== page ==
Yet, come race weekend, it was almost immediately apparent that something wasn’t right. Myself and Guido felt disconnected from the car during Qualifying 1 on Thursday afternoon. We’d had a lot of bottoming on that test day and the team was concerned about front splitter wear rates. To alleviate the danger, the car had been raised 4mm and there was a rear anti-roll bar tweak, too. For me these two changes transformed the car from something stable and exploitable to one that felt very nervous at the rear in high-speed corners and massively increased the amount the rear axle was catching air over the bumpiest sections. Jörg and Christian, in contrast, loved it. When something like this happens between teammates it’s really hard to understand. Same day, same track, but a completely different impression.

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The night Q2 session is a heart-breaker. The team work hard on the car and I rediscover my confidence, improving massively in terms of pace… but I make two mistakes in four minutes with slow zones. The Nürburgring runs a unique flag system because it’s too long to utilise safety cars. Very simply, it works like this: a single yellow flag signifies possible danger and no overtaking of competitor cars but no speed limit is imposed. Double waved yellows requires a 120kph limit – our GT4 has an FCY (Full Course Yellow) button on the steering wheel to activate a limiter. At this point it’s highly likely that the next marshal post will be holding a single yellow beside a pink reflective board marked ‘Code 60’. For the driver, this means deactivating the FCY limiter and activating the PSL (Pit Speed Limiter), which means 60kph. The end of a Code 60 could be marked with double yellows (revert to 120kph) and then green flags or it could just skip to full green immediately.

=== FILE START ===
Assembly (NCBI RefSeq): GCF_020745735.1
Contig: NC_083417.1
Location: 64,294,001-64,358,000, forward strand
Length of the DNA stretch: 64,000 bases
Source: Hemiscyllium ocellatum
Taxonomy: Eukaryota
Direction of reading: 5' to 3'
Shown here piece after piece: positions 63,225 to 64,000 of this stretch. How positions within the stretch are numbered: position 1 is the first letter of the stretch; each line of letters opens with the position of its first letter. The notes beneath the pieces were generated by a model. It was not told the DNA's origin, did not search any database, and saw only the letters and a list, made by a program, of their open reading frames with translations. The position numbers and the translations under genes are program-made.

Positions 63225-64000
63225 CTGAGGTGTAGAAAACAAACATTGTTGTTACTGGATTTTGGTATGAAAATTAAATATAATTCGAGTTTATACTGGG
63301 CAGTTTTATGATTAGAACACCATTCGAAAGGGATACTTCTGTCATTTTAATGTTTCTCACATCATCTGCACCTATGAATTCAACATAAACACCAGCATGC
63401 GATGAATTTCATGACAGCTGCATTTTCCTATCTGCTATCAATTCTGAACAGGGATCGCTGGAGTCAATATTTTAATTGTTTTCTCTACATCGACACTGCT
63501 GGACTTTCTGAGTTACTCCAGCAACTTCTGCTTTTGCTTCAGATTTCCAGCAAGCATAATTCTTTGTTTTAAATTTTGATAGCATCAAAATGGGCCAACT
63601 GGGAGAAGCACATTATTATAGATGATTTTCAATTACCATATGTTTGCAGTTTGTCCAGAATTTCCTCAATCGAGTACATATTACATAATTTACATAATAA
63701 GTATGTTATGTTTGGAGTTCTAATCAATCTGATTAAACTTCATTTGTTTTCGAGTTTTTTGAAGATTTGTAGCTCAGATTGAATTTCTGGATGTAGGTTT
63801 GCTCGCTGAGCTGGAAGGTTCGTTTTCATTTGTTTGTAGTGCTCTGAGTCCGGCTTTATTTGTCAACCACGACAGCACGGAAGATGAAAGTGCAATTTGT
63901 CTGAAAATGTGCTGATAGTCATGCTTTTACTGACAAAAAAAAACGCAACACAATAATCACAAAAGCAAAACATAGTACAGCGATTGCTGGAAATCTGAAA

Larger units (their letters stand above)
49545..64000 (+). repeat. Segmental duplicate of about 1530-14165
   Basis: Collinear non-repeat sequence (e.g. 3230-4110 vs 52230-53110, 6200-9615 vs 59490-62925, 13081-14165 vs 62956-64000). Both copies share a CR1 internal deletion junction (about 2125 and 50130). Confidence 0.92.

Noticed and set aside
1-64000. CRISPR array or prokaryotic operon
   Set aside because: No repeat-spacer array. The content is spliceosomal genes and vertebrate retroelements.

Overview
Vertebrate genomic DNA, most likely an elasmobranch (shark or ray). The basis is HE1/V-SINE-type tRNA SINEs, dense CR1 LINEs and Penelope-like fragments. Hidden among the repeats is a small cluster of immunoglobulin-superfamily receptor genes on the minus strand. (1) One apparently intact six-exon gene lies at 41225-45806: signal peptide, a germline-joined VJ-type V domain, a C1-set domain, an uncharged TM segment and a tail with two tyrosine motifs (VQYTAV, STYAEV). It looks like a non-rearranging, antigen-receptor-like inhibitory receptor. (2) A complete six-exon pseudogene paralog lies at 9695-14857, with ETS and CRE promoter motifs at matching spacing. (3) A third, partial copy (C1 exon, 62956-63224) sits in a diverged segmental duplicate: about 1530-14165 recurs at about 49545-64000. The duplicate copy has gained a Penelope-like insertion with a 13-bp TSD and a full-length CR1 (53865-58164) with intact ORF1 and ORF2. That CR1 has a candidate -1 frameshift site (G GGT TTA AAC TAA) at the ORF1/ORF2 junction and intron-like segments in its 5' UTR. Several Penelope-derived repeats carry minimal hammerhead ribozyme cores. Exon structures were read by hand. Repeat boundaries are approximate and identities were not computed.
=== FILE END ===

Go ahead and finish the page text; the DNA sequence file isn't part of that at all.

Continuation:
It’s a logical system and it keeps the flow of the race going even when there are multiple crashes out on track. However, if you’ve not raced at the Ring for a while then it’s a lot to manage. Imagine driving as hard as you can in the dark on a circuit that constantly heaves and plunges and turns out of sight and into the forest. Now imagine lights from GT3 cars behind, a gaggle of slower cars that you have to pass ahead, plus the stress of just trying to ease yourself back into the frenetic pace of this place. Picking out every flag can be tough. Ironically, my first misdemeanour is on the GP track. I see the double-yellows and get to 120kph but miss the first Code 60 and reduce my speed further at the next post. It sounds stupid but the marshals’ posts are so far away on the GP track, beyond vast gravel tracks, plus you rarely come across Code 60s here: the shunts happen out on the old track. It stings. 

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The next one is tougher to take. I see the hazard and complete the correct procedures but the limiter doesn’t hold the car at 60kph due to a steep downhill gradient. Just like that, our race is massively compromised. Not only are we forced to start at the back of our group (there are three groups for the rolling start, and our SP10 class for GT4 cars is in Group 2) but we’ll also have to serve a two-minute penalty at our first pit stop. In such a tight and big class it could be a killer blow. Worse still is that I’m reminded of the errors almost constantly. We don’t run Q3 on Friday as there’s no point. Then, come Saturday afternoon, we’re not even allowed to roll our car onto the grid for photographs. The team and my fellow drivers don’t say a word, but I know they’re hugely disappointed to be excluded in this way.